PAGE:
• arrested succession;
  • legume;
  • mulching;
  • survival curves;
  • tephra deposits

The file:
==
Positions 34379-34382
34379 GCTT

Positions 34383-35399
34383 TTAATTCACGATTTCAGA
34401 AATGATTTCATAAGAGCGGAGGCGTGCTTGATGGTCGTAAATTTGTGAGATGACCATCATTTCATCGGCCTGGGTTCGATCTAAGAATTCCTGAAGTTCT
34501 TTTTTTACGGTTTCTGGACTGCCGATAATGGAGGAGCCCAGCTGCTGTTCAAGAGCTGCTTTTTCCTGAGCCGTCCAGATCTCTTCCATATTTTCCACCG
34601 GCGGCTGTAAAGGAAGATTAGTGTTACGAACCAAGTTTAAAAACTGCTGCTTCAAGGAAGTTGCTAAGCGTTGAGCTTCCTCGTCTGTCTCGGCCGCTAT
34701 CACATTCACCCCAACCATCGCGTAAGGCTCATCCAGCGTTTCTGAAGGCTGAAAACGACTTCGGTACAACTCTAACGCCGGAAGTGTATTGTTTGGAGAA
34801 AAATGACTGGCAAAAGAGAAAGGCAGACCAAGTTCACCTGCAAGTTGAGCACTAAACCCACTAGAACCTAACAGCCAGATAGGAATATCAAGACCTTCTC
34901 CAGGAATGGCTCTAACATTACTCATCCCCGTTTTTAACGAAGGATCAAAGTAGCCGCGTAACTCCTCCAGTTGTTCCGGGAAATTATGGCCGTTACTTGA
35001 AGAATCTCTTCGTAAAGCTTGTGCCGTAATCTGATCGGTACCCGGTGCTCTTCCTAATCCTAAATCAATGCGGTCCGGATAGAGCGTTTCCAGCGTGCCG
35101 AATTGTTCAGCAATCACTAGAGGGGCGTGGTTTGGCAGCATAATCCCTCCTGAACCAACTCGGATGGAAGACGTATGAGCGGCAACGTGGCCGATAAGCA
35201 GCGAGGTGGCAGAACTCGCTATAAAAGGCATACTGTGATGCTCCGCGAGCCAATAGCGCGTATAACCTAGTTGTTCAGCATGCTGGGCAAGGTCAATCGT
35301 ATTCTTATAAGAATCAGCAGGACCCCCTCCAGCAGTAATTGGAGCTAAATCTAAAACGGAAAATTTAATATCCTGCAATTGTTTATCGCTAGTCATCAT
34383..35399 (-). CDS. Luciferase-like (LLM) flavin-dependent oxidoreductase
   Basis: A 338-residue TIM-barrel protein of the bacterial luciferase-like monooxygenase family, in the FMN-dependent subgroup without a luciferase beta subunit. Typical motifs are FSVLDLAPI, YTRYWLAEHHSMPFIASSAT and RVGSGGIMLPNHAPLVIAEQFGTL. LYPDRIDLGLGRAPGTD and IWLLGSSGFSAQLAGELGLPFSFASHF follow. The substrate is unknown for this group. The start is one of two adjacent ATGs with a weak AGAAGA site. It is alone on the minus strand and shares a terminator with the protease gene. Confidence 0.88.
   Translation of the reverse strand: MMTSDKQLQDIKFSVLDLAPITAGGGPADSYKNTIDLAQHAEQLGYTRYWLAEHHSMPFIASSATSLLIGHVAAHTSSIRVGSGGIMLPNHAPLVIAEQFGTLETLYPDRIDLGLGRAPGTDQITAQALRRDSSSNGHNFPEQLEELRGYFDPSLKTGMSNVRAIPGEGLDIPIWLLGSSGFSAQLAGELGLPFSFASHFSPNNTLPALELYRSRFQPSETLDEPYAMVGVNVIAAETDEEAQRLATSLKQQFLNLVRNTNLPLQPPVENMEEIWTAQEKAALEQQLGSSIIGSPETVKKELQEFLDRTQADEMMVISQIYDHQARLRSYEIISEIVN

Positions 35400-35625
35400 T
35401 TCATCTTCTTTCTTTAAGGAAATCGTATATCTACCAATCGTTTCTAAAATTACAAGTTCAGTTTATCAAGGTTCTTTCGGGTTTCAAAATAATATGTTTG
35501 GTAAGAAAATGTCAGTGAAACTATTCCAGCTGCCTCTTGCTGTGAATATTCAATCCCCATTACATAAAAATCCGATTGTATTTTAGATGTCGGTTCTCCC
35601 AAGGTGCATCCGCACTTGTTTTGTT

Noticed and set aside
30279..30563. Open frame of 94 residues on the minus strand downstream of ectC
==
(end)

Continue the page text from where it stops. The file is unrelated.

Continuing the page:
Native plant establishment is limited by harsh environmental conditions in areas affected by tephra deposition following volcanic eruptions. Late-successional species might be lacking even decades after the disturbance. We assessed the effectiveness of pine-bark mulch, a by-product of sustainable timber production in the study area, in promoting the establishment and survival of a late-successional species (Pinus pseudostrobus) and a nitrogen-fixing legume (Lupinus elegans). We established a factorial experiment in areas covered with tephra during the eruption of the Paricutín volcano in the state of Michoacán, Mexico. After 1 year, P. pseudostrobus survival was significantly higher (p < 0.001) in plots with pine-bark mulching (46.5%) than in plots without mulching (21.8%). After 2 years, surviving pines with mulching were significantly taller (p= 0.03) than pines without mulching (45.3 ± 3.8 cm and 31.2 ± 3.7 cm, respectively). Lupinus elegans plants survived longer when grown in plots with pine-bark mulching than without mulching. Mulching reduced tephra temperatures during the dry season (when temperatures can reach up to 58°C 4 cm below the surface of bare tephra). Lupinus elegans plants were affected by herbivory by small rodents, run-off, and frost at the end of the growing season. Our results suggest that mulching can ameliorate harsh environmental conditions on sites covered with tephra while incorporating a by-product of sustainable forestry into restoration practice.